Tuesday, August 21, 2018

Before the Book: A Conversation with H. M. Bouwman




First, congratulations on your forthcoming book A Tear in the Ocean.   I love to check in with authors in the busy months leading up to publication. Tell me when it’s scheduled to be published?

January 22, 2019.

Let’s start with the burning question: What’s this new book about? 

In another world, a boy, Putnam, and a girl, Artie, run away from their homes and meet up with each other in a sailboat they both think they own—Putnam because he left some money on the beach when he took it, and Artie because she stole it first. By the time they argue about it, they’re far out at sea and stuck with each other. From there they head to the deep south, discover they’re being followed, have adventures, and realize something is terribly wrong with the world.
Meanwhile—or not meanwhile at all, since it happens a hundred years in the past—a girl named Rayel also runs away from home and heads for the deep south, where she experiences both astounding magic and tremendous loss.
Though they are a hundred years apart, these two stories come together (did I mention there’s magic involved?) and Artie, Putnam, and Rayel must save their world together.

I understand this new book is a companion to A Crack in the Sea.  I’m curious about the distinction for you between a companion and a sequel.  Will readers need to have read A Crack in the Sea to enter this book.  Is there a desired reading order? 

No, you don’t have to read one to read the other! A companion book is simply set in the same world as the first book—in this case, the second world of A Crack in the Sea, with the Islands and Raftworld.
            There isn’t a necessary reading order for the books, either. I want to say that you should read Crack in the Sea first, if possible, and then Tear in the Ocean. But that’s because that’s the order I wrote them. Readers don’t need to follow that order! It seems to me that companion novels simply benefit from rubbing against each other, like flint and steel—the order isn’t that significant. And in fact, reading them in a different order than the author wrote them might be really interesting.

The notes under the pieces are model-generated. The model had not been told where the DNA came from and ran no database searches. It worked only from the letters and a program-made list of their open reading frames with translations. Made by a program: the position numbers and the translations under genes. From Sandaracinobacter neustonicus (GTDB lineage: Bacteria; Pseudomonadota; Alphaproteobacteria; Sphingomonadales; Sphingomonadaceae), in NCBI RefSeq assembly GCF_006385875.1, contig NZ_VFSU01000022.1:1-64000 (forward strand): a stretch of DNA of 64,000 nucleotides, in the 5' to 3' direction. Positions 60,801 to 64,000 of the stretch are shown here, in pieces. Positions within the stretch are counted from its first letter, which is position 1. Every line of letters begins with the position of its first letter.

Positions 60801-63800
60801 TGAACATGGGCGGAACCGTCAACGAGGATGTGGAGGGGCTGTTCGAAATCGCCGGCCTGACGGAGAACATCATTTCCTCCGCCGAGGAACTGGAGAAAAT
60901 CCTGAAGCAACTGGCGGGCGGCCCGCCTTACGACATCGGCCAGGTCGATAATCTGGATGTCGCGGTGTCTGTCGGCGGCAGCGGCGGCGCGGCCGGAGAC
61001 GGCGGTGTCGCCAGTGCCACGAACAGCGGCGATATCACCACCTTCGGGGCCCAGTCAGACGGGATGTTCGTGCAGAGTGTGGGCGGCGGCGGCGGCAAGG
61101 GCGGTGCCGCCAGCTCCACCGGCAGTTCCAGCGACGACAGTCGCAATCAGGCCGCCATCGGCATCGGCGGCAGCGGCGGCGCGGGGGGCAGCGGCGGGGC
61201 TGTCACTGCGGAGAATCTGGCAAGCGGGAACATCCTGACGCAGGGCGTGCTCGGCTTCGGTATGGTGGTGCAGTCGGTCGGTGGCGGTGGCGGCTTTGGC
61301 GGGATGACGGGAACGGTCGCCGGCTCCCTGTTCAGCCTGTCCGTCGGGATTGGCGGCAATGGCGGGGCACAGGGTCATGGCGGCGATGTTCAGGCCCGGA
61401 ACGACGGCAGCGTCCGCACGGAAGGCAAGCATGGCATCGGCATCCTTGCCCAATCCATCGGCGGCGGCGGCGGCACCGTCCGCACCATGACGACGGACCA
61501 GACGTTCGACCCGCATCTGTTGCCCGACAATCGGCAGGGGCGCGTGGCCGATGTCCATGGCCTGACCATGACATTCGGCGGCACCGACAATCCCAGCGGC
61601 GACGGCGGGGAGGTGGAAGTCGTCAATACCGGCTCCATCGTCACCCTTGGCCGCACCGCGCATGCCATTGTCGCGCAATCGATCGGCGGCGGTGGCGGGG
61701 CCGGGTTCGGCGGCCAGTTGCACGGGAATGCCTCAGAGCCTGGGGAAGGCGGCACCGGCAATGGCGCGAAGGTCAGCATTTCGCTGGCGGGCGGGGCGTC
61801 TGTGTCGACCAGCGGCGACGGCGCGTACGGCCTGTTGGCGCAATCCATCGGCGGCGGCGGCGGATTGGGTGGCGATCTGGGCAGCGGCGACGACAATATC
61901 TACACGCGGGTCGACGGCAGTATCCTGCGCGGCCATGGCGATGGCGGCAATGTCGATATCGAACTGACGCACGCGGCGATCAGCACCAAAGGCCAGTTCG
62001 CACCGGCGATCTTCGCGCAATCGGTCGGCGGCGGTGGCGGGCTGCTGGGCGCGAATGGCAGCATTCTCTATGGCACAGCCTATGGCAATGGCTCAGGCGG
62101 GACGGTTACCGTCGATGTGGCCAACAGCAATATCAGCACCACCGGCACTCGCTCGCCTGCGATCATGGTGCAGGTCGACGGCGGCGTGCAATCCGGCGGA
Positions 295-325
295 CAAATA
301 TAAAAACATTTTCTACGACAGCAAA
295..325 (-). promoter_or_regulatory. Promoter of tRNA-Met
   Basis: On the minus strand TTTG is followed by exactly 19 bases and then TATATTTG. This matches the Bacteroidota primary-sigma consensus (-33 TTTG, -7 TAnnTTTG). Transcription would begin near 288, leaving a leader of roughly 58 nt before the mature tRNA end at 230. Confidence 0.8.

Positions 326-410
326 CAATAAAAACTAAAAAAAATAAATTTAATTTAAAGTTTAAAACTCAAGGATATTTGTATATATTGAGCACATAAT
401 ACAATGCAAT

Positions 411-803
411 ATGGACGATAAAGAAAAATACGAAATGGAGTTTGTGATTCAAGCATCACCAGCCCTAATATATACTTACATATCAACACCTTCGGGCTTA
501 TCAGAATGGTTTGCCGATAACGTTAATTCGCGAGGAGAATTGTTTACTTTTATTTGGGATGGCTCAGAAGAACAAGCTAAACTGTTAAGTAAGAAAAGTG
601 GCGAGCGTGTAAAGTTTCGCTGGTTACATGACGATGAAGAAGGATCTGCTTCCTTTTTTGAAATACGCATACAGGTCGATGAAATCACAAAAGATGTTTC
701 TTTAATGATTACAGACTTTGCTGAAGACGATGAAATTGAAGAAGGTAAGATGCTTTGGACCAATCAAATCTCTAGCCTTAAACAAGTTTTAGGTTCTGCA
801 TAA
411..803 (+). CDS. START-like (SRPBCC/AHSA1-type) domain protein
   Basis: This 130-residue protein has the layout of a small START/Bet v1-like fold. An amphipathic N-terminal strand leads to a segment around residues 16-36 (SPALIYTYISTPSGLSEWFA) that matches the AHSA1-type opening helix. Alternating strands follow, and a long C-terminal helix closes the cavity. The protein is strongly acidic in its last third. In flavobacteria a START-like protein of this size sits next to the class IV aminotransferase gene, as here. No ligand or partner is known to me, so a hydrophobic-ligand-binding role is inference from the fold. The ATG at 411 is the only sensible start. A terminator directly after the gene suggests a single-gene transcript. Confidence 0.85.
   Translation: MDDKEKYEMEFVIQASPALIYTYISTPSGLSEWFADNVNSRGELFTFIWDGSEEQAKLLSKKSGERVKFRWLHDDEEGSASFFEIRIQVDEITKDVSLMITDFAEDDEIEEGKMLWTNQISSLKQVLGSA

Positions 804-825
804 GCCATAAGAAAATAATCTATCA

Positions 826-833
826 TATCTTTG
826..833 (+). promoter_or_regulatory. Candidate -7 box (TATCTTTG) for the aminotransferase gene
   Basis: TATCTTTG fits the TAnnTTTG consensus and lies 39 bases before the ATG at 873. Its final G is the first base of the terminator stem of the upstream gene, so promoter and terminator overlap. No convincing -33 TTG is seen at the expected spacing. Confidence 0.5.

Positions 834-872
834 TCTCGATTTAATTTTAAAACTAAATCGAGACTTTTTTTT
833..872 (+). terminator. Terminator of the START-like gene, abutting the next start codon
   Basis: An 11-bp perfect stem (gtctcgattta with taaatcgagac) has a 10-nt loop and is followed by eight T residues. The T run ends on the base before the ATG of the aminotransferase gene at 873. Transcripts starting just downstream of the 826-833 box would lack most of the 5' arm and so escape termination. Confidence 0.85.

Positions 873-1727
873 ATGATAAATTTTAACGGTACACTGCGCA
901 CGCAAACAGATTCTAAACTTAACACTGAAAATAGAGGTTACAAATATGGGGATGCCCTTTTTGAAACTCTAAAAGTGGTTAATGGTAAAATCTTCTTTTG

For those who have read Crack in the Sea, I’ll say this: there are some things you’ll know about Putnam that others will not…so try not to give things away! You’ll see a few characters from Crack in the new novel, too: Putnam, of course; and Jupiter makes a brief appearance. And there’s one other person I won’t name, because I’m wondering how many people will notice. Let me know if you find this last person.

You’ve mentioned that fairy tales influenced the book.  Were you attracted to the content or structure?  Or some other quality of fairy tales?   Were you a reader of fairy tales as a child? 

I love fairy tales, and yes, I read a lot of them as a child. We had a Jaro Hess print on our wall—The Land of Make-Believe (which is also on my website!) and my sisters and I used to trace the road with our index finger and talk about where we’d live in the painting…often after we were supposed to be in bed and asleep. I still have this print on my wall as an adult, and I stare at it often, daydreaming. It’s faded considerably over the years, but it’s still snug in the frame my grandfather made for it when he framed it for my mom and her siblings.